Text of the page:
Your Fundraising Annual Appeal Letters Need A Villian

Alan Sharpe

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Anger is one of the best emotions that you can arouse in a donor. Anger is a healthy emotion, particularly when your fundraising letter offers donors a way to assuage their anger. “Individuals are more prone to respond to a genuine feeling of anger than to any other emotion, ” says Roland Kiniholm in his book, Maximum Gifts by Return Mail.

To make your donors angry, you need a villain. Villains are good. They help you focus your donors’ attention on one problem that needs fixing. That villain can be a person or a problem.

My advice is that you never name a particular person as your villain, since doing so is not very charitable, excuse the pun. Plus, you might get sued for defamation of character or slander. Instead, you should attack the catastrophe that the villain has created, or simply make the catastrophe the villain.

  • Mothers Against Drunk Driving has a villain: drunk driving (not drunken drivers)
  • The Coalition Against Gun Violence has a villain: gun violence (not gun owners)
  • Oxfam has a villain: poverty (not the wealthy)
  • Habitat for Humanity has a villain: unaffordable housing (not landlords)

Hurricane Katrina hit the Gulf Coast of the United States last week. The response by the US federal government to the plight of tens of thousands of refugees stranded in New Orleans was so slow that hundreds likely perished. For days, we saw the images on our television screens of stranded citizens dying in New Orleans while help tarried.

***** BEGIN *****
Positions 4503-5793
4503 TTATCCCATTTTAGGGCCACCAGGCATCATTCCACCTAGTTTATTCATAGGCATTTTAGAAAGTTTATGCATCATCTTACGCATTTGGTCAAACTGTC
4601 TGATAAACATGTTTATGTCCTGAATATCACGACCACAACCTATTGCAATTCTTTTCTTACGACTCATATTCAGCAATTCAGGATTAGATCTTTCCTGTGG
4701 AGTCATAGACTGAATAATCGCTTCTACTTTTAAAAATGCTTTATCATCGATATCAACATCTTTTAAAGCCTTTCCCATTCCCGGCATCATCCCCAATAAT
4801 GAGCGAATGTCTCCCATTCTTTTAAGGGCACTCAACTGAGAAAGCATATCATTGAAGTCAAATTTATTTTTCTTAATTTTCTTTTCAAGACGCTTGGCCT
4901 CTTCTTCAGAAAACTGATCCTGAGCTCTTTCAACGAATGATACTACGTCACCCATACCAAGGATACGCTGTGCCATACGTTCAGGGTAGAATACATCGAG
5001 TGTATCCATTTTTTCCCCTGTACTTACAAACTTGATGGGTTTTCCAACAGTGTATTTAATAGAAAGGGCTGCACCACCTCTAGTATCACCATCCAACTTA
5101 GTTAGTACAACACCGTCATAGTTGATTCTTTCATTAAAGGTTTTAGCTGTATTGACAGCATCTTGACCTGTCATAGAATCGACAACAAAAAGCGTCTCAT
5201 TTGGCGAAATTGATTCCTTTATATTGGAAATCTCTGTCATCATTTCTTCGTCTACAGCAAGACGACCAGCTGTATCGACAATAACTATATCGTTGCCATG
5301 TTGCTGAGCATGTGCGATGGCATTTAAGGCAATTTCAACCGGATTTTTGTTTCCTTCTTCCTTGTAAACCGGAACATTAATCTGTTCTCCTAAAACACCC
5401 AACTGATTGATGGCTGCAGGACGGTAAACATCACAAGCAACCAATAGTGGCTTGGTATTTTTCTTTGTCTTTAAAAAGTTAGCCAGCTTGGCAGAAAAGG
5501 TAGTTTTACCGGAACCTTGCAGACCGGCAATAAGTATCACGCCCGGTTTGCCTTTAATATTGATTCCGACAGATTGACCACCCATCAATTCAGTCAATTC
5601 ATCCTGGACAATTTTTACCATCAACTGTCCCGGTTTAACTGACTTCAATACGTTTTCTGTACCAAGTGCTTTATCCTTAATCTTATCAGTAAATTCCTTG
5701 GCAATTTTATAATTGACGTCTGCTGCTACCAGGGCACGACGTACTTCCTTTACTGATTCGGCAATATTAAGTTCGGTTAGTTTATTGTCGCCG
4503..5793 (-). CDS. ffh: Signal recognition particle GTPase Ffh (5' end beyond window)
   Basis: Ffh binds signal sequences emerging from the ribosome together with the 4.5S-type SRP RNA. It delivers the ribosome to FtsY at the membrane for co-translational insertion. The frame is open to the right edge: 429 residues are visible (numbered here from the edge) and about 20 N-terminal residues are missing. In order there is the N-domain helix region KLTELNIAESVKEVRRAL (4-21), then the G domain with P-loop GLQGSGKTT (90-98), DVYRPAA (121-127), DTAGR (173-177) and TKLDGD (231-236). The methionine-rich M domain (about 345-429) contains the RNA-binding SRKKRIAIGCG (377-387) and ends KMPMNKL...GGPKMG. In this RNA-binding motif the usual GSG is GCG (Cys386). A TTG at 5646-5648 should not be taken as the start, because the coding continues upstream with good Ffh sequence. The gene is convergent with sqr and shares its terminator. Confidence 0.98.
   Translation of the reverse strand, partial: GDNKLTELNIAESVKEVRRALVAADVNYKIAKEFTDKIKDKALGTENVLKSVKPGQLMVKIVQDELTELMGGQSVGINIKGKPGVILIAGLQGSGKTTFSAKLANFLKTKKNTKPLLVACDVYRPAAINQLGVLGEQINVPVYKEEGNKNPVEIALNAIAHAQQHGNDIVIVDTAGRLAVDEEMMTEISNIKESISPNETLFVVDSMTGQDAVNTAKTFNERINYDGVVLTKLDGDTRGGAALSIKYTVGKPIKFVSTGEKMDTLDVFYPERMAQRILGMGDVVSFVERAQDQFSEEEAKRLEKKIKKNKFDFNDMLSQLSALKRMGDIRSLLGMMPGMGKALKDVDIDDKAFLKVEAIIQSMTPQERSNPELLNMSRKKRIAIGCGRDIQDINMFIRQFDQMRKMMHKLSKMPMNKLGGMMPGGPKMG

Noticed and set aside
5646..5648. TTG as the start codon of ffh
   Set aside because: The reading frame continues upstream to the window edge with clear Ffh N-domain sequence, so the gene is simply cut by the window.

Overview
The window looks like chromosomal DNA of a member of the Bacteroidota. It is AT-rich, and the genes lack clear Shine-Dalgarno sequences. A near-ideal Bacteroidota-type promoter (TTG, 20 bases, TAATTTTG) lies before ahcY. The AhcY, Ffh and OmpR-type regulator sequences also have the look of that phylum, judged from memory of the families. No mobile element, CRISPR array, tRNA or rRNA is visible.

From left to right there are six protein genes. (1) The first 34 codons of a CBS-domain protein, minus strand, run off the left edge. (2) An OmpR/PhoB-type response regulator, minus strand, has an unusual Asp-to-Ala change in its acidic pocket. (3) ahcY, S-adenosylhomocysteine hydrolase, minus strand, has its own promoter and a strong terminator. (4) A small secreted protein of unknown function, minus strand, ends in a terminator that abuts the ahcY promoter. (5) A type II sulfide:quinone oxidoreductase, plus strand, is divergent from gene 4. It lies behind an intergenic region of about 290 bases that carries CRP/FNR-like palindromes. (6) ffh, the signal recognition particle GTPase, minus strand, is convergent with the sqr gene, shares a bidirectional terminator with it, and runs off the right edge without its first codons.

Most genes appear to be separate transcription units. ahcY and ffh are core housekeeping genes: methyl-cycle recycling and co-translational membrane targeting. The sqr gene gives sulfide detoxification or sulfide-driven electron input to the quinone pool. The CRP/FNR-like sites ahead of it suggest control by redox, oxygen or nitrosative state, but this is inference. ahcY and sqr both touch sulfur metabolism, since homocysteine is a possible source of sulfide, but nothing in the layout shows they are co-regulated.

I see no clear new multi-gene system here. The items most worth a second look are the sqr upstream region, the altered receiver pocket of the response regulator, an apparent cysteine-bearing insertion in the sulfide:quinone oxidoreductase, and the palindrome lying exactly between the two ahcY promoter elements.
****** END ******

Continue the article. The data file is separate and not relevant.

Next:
In your fundraising letter to raise funds for these hurricane victims, you could name President Bush as your villain. You could blame the plight of the displaced people on Federal Emergency Management Agency director Michael Brown, who many are saying is responsible for the delays that caused so many deaths. Or you could blame the mayor of New Orleans. But these attacks would sound unkind. And painting any of these men as the villain right now would be premature.

Instead, a successful appeal letter would paint the hurricane as the villain. Or point the finger at the flooding as the villain.

Your fundraising campaign can have a villain and still be positive. The Red Cross, for example, is running a fundraising campaign right now with this theme: Hope is Stronger than a Hurricane. There’s only one thing wrong with that theme. I didn’t think of it.

If you want to stir up one of the strongest human emotions to your advantage, chose a villain that your donors can get angry at. Then show how your non-profit organization can alleviate that anger by eliminating (or, more realistically, weakening) that villain.

About the author
Alan Sharpe is a professional fundraising letter writer, instructor and mentor who helps non-profit organizations raise funds, build relationships and retain loyal donors using creative fundraising letters. Learn more about his services, view free sample fundraising letters , and sign up for free weekly tips like this at .


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